Christmas Countdown - Day 2 - Oh, Christmas Tree...

3 min to read

The Christmas tree may be the most significant symbol of Christmas. It is the highlight of the Christmas decorations for most homes.

Most histories of Christmas trees  go back to German traditions in the 1800s.

But also many of our Christmas traditions have pagan origins. According to an eighth century legend Saint Boniface was the creator of the very first Christmas tree. Saint Boniface, an English monk was sent into Germany as a missionary, with an aim of converting the pagans to Christianity. Around the time of Winter Solstice, he was said to have come across a group of pagans worshipping an old oak tree. There was to be a sacrifice to the god Thor.

Some versions of the legend say that the all-action St. Boniface grabbed the nearest axe and hacked down the tree; others tell of the power of his staff crushing the pagans hammer. 

Some say St Boniface planted a fir tree there, but the most common idea is that a fir tree grew spontaneously in the oak's place.

According to the myth, the next year all the pagans in the area had been converted to Christianity and hung decorations from the tree to celebrate what they now called Christmas rather than Winter Solstice.

There are many accounts of the German royalty starting this tradition of bringing a evergreen tree in their home at Christmas.  Anything that catches the royal eye often gains attention from the general public. It spread to Britain when there was a cross-cultural marriage of a Brit and a German in the 1800s.

The Christmas tree may have spread to North America before this. In the winter of 1781 German soldiers at a garrison in Quebec were treated to a Christmas party by their general . Accounts tell of a fir tree decorated with candles and fruits.

By all accounts, by the 1870s, putting up a Christmas tree had become very common in America.

Several cities in the United States with German connections lay claim to that country's first Christmas tree.

The Christmas tree stood for the first time in Vatican in 1982.

The German translation  'Tannebuam' as 'Christmas Tree' was wrong - it  is just a fir tree. 

“Oh Christmas tree, Oh Christmas tree!
Thy leaves are so unchanging
Not only green when summer’s here,
But also when it’s cold and drear.
Such pleasure do you bring me!
For every year this Christmas tree,
Brings to us such joy and glee.
A symbol of goodwill and love
Each shining light
Each silver bell
No one alive spreads cheer so well
Oh Christmas tree, Oh Christmas tree,
You’ll ever be unchanging.”

I believe there is a real love of trees and recognition of their spirit.  I highly recommend reading over the holidays, the book by German author and forester, Peter Wohlleben The Hidden Life of Trees: What they Feel, How they Communicate: Discoveries from a Secret World.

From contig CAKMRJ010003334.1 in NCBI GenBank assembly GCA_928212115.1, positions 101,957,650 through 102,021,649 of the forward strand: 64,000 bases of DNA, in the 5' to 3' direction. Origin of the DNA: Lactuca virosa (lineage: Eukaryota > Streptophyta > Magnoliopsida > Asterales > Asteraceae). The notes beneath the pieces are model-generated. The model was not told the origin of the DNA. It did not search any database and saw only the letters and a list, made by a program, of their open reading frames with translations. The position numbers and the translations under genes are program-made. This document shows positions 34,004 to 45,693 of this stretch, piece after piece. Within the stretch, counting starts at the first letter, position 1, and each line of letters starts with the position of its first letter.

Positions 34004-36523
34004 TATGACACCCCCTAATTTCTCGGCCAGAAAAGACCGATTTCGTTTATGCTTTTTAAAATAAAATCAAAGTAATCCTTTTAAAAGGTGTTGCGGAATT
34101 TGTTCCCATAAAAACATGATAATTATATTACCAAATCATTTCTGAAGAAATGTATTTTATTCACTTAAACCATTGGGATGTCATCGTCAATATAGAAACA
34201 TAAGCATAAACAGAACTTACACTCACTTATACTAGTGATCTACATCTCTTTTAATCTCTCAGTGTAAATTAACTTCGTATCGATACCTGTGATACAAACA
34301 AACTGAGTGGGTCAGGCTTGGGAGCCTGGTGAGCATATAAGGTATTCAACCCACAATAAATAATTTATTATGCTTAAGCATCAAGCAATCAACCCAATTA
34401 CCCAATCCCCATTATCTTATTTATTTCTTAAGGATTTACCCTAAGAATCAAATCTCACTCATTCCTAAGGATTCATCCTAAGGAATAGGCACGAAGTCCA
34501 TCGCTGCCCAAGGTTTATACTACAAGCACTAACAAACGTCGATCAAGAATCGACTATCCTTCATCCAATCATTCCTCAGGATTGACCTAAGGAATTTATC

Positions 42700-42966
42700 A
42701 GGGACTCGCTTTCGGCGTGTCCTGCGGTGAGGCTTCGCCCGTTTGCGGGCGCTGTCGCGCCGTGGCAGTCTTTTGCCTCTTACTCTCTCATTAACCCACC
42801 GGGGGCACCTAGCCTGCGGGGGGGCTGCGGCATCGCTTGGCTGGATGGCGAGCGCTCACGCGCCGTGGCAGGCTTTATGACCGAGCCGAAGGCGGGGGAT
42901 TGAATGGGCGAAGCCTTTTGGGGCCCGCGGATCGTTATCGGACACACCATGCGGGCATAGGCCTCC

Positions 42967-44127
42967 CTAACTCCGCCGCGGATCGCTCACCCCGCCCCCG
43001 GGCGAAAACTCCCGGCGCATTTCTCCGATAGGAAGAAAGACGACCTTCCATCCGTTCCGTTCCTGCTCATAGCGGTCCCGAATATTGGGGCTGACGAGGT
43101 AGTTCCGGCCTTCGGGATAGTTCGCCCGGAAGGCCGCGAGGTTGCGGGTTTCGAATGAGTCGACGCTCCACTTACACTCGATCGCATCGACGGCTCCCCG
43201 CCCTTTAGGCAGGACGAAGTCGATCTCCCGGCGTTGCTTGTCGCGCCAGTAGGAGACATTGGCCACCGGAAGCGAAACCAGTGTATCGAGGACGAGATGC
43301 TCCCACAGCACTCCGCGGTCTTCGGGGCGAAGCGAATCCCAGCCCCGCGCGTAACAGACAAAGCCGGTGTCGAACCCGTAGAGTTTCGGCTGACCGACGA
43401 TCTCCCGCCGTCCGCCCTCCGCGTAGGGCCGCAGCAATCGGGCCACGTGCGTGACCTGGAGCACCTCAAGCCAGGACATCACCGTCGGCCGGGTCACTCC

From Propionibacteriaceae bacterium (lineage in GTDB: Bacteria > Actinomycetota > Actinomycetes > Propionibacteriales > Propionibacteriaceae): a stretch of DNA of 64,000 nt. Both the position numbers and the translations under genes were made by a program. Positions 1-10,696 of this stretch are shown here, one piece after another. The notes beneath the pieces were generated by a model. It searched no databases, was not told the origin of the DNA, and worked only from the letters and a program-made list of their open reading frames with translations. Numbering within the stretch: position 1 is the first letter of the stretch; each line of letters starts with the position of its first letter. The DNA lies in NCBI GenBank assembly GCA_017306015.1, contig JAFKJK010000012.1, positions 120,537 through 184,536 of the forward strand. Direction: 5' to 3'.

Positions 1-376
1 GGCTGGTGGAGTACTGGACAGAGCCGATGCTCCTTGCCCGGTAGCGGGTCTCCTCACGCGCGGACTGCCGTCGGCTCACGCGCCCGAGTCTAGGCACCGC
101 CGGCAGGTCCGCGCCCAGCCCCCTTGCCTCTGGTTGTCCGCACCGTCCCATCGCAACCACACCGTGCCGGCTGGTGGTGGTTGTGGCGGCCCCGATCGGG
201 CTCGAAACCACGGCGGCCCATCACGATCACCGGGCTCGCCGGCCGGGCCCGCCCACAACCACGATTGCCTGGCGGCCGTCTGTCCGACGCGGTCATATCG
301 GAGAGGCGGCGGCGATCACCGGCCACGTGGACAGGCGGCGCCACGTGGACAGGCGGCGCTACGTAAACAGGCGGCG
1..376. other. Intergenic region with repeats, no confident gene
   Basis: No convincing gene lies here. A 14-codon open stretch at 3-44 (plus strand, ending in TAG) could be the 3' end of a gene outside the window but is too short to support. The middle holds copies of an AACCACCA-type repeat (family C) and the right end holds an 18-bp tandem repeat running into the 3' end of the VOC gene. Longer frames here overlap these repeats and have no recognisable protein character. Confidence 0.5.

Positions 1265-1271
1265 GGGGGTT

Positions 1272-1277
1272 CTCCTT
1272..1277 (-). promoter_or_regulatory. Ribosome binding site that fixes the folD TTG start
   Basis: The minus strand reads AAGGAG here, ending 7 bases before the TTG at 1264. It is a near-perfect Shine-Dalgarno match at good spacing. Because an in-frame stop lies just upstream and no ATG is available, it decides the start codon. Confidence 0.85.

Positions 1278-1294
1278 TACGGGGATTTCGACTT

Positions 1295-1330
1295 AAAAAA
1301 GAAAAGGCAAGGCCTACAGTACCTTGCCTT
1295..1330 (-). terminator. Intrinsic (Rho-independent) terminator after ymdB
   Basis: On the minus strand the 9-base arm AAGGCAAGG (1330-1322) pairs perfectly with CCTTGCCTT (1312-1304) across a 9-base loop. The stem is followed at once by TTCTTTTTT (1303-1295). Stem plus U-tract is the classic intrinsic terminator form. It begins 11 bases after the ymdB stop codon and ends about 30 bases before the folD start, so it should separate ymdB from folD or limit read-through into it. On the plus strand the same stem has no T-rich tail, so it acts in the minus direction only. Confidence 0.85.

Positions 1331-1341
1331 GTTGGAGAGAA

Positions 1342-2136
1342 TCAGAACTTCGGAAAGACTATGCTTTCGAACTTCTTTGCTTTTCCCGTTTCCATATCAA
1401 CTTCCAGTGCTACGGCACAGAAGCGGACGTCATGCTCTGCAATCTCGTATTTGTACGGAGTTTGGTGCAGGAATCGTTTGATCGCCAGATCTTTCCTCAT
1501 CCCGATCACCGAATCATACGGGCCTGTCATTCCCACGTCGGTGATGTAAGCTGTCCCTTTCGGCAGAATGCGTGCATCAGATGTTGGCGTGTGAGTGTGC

Here are a few interesting historical Christmas tree tidbits.

  • After the signing of the Armistice in 1918 the city of Manchester sent a tree, and £500 to buy chocolate and cakes, for the children of the much-bombarded town of Lille in northern France.
  • Boston receives a Christmas tree from Nova Scotia, in thanks for rapid deployment of supplies and rescuers to the 1917 ammunition ship explosion that leveled the city of Halifax
  • Anti-German sentiment after World War I briefly reduced their popularity but the effect was short-lived, and by the mid-1920s the use of Christmas trees had spread to all classes.
  • In Russia, the Christmas tree was banned after the October Revolution, but then reinstated as a New-year spruce  in 1935, and is part of the New Year holiday.

So we’ve been putting up Christmas trees for a long time.  There are many ideas as to when they should go up each year. For some, Christmas trees were not brought in and decorated until Christmas Evefor otheres the tree was brought in at the beginning of the Advent season. Many Americans will put up a Christmas tree after their Thanksgiving.

So when do you take them down.  Some traditions have you take them down after the 12th Night (January 5).  There is also the tradition of leaving the tree up until Candlemas – Feb. 2nd.   I think this year we should leave the tree up until then!

So should it be a real or artificial tree.
A real tree would be an evergreen.  A fir tree is considered best.  It keeps it’s needless and colour well, and it is not as prickly as pine.  Hemlocks don’t do a good job of holding the ornaments.

Going out into the woods is not a good idea unless you have a 1000 acre forest. 

Christmas trees are grown well on tree farms.  On average, the trees are about 10 years old when harvested.

Most municipalities now collect the trees in January to be made into mulch.  If you have a place in your yard, it makes good wildlife habitat.

About 60% of homes have artificial trees.  They are convenient, cheaper, and non-allergenic.  (Yes, my husband broke out in a rash when I once insisted on a real tree!)

The first artificial Christmas trees were developed in Germany in the 19th century, in response to deforestation. They were made of goose feathers, dyed green.

The aluminum Christmas tree was a sixties fad.   “A Charlie Brown Christmas” first aired on TV in 1965 and was seen to be taking a dig at aluminum trees were popular.  This classic show has been asking us to focus, not only to the original evergreen, but the true meaning of Christmas.

Most modern artificial Christmas trees are now made from PVC, and not readily recyclable.

As a reaction to dealing with this pandemic, a wine bottle tree may be appropriate this year.

So, what about decorating our Christmas trees?  That is tomorrow’s topic!